I’ve been growing chaya for multiple years now and it’s become one of our trustiest vegetables. There’s a reason it features prominently in my book Totally Crazy Easy Florida Gardening.
By the way, you can now find multiple varieties of chaya for sale on ebay.
There seem to be two main varieties. The jury is out on whether they’re different species or just variations on the same species.
The deeply-lobed type appears to be a wilder form and the maple-leaf type seems to me to have been better selected as a vegetable.
There are stinging hairs on the leaves of the really wild types, but both of my cultivars don’t seem to have that issue, except for the occasional prickle you’ll feel when picking.
Plant genius Craig Hepworth hooked me up with the maple-leaf type some years ago and I can’t remember at this point where I acquired the deeply-lobed variant.
Here are my observations on both.
Tends to bloom quickly and when still short (3-4′).
Small white blooms attract an abundance of zebra longwing butterflies
Leaves somewhat coarser in texture
Leaves tend to be deeper green
Possibly because a larger, tree-sized plant over time
Seems less tolerant of frost than the maple-leaf varieties
Easy to grow – few pest issues
Giant tree form appears possible
More tender leaves
Less likely to flower until taller – sometimes won’t flower at all due to frosts
Higher yield per leaf
Not as desirable as an insectary plant
Easy to grow – few pest issues
Maximum size unknown
Plant both types of chaya and you’ll have leaves and butterflies. I’ve met people that bought the deeply lobed type as a “butterfly plant” without ever being told it was an edible vegetable.
The leaves on both are good vegetables though I posit that the maple-leaf type edges out its deeply lobed competitor.
For my complete survival plant profile on chaya, click here.
Definitely a must-grow if you have the right climate. My apologies to my readers north of zone 8. For a perennial green in your area, try growing Good King Henry or the always edible linden tree.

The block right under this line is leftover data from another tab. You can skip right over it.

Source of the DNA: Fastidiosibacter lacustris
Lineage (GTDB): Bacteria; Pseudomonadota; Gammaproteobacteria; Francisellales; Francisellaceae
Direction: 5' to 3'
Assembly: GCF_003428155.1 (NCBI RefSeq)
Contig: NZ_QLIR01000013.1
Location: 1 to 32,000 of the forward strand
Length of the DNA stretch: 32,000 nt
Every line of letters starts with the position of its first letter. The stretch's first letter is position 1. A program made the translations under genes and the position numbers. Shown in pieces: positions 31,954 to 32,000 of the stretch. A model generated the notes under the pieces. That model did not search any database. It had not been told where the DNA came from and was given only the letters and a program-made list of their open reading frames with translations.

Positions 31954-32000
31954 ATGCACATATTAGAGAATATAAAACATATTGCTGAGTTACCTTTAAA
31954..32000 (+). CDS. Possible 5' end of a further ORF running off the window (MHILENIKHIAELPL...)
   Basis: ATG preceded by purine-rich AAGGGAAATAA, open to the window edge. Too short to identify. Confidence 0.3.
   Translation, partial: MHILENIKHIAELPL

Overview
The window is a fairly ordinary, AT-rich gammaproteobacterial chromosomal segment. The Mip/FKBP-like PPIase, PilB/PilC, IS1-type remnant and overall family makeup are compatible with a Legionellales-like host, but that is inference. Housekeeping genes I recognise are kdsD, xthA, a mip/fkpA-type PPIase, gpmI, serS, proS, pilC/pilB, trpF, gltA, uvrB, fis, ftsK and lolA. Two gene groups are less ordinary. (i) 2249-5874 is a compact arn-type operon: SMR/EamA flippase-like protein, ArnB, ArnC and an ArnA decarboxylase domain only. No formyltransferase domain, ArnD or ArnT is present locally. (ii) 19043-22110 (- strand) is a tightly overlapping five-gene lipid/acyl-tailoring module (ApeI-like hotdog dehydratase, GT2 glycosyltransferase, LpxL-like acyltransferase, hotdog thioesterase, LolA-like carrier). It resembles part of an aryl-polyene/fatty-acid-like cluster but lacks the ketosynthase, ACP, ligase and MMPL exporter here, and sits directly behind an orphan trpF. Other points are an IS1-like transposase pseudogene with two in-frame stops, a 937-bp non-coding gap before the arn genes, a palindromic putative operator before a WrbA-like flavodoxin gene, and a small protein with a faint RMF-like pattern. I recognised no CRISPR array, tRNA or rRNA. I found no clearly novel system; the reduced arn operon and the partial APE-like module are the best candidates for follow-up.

Even better, get a copy of Eric Toensmeier’s book Perennial Vegetables – wherever you live!
I keep coming back to that book and finding new perennial vegetables to try out.
It’s interesting that you’re separating them by leaf shape.
I prefer to do it by stalk. Though you might have different varieties than I do.
There is the heavy lobe variety; with white speckled thin woody stalk. They do get very large, full size tree large.
Than there is the “maple” leaf variety. I think of it as the edible stalked variety. If it has ample water it gets very think green tender stalks. They are very delicious!
It doesn’t produce as many leaves as the deep lobe variety, and
It doesn’t seem to grow as large or as vigorous.
Neither of them have stinging hairs, but they are both amazing beautiful trees that are must haves.
I have tons of the deeply lobed variety but I don’t have any of the maple leaf kind. Do you know where I can acquire some the maple leaf? I’m in FL in Brevard Co. and have never seen either kind in a nursery. I’ve always thought of chaya as being more of a pass-along plant rather than a nursery plant.
Also, can the maple leaf plants be easily propagated by stem cuttings like the deeply lobed can? Most of my neighbors have started plants from my cuttings since they are so easy. 🙂
There are cuttings for both varieties on e-bay. You can also find mulberry, pomegranate, katuk, figs, Okinawa and longevity spinach, Mexican sunflower, bocking 14 comfrey root along with many other useful plants that grow from cuttings easily. Sorry for sounding like an add.